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ACLU Settles Suit Over Health Department Failure to Adopt Rules Protecting Patient Privacy

Posted: April 21, 2014|Category: Privacy

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In a step forward for patients’ privacy rights, the ACLU today announced the favorable settlement of a lawsuit it had filed against the RI Department of Health in 2010, challenging the adequacy of rules the agency had adopted to implement a centralized database of patient health care records. The Health Information Exchange (HIE), authorized by the General Assembly in 2008, allows medical personnel to routinely access a patient’s entire medical file, including mental health records and other sensitive medical information.

When the DOH first adopted regulations to implement the HIE, the ACLU objected that they provided virtually no details as to how the system would actually work, or how it would protect the privacy, confidentiality and informed consent interests of patients. At the time, the DOH responded that those issues would be dealt with through internal “policies” that would not be subject to the public notice and comment requirement that agency regulations must normally undergo.

The ACLU’s lawsuit, filed in R.I. Superior Court by volunteer attorney Frederic Marzilli, argued that the Department’s position violated the Administrative Procedures Act (APA), “since all department policies that have general application and which implement, interpret or prescribe law” are subject to the APA’s public vetting process.  Noting the significant privacy issues raised by the HIE, the ACLU had called it crucial that regulations setting up the system be as detailed as possible, explaining, for example, the rights patients have to opt out of the system, to correct information contained in it, and to ensure appropriate confidentiality of the data.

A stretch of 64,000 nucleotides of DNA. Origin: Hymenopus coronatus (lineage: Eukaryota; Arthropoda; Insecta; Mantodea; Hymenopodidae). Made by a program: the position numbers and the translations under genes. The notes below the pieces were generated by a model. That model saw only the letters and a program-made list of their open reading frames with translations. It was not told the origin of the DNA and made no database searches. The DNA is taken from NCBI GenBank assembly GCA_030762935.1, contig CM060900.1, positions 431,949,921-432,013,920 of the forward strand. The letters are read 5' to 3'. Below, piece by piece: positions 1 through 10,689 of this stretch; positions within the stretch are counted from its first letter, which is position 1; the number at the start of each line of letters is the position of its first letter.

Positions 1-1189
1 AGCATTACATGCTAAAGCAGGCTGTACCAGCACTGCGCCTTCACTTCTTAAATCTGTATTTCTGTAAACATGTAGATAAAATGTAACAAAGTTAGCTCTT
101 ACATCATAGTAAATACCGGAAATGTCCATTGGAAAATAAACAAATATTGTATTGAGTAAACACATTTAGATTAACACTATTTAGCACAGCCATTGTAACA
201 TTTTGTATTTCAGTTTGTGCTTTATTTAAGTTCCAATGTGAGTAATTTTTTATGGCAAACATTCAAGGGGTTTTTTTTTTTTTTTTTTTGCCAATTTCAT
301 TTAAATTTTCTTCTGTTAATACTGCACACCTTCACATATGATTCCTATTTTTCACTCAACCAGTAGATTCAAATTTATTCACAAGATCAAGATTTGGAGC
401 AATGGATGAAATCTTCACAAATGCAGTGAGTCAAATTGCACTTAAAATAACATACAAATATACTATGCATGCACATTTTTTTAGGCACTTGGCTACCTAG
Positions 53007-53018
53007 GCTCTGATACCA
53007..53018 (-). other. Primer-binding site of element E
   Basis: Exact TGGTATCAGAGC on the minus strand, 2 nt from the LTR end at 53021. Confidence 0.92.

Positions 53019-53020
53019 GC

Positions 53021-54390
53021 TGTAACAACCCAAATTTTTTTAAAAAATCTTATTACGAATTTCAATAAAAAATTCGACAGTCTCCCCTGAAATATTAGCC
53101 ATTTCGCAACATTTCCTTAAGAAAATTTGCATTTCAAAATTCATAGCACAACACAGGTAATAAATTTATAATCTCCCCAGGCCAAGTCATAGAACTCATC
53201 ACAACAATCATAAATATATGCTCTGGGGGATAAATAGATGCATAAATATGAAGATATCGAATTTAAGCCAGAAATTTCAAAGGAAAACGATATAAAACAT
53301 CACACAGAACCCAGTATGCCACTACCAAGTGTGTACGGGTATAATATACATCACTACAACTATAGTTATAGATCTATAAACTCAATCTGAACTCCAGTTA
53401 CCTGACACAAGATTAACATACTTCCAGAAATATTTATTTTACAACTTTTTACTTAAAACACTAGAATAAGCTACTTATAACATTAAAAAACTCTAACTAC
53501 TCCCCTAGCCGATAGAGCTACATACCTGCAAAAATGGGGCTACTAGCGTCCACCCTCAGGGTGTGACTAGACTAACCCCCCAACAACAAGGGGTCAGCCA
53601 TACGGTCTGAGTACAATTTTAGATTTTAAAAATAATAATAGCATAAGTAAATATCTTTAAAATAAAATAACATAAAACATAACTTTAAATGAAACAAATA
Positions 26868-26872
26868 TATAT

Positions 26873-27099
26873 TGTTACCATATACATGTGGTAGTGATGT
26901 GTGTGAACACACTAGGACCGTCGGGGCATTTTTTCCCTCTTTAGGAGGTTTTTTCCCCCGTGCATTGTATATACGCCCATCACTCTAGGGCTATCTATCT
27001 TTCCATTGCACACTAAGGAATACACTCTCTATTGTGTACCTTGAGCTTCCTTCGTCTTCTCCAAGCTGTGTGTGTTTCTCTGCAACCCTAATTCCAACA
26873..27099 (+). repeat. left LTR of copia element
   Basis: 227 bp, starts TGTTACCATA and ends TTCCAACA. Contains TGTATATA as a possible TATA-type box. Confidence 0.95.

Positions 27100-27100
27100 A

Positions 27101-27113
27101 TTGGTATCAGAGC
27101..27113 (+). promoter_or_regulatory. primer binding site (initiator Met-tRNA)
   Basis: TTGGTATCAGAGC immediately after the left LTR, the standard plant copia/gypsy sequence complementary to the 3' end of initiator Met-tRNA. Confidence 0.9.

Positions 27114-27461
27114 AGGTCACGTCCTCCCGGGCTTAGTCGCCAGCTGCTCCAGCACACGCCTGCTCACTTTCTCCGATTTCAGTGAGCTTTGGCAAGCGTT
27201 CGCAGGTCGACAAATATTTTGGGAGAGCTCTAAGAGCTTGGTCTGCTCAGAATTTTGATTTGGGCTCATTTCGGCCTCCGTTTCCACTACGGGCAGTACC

Under the settlement agreement, the DOH agreed it would halt its practice of “adopting unofficially promulgated policies to implement” its obligations under the HIE law. In their place, the DOH this month unveiled significantly revised regulations that specify how patients can, among other things, revoke their participation in the HIE, limit healthcare providers’ access to their HIE information, and correct errors in their medical records. The proposed revisions to the regulations were the subject of a public hearing last week. Patients remain free not to have their medical information submitted to the HIE.

RI ACLU volunteer attorney Marzilli said today: “I am very pleased that we were able to resolve this lawsuit in a way that strengthens the privacy rights of patients. The Department’s agreement that it will no longer adopt unofficial policies to implement the Health Information Exchange will better ensure public oversight of the way that Rhode Islanders’ sensitive health care information is treated.”

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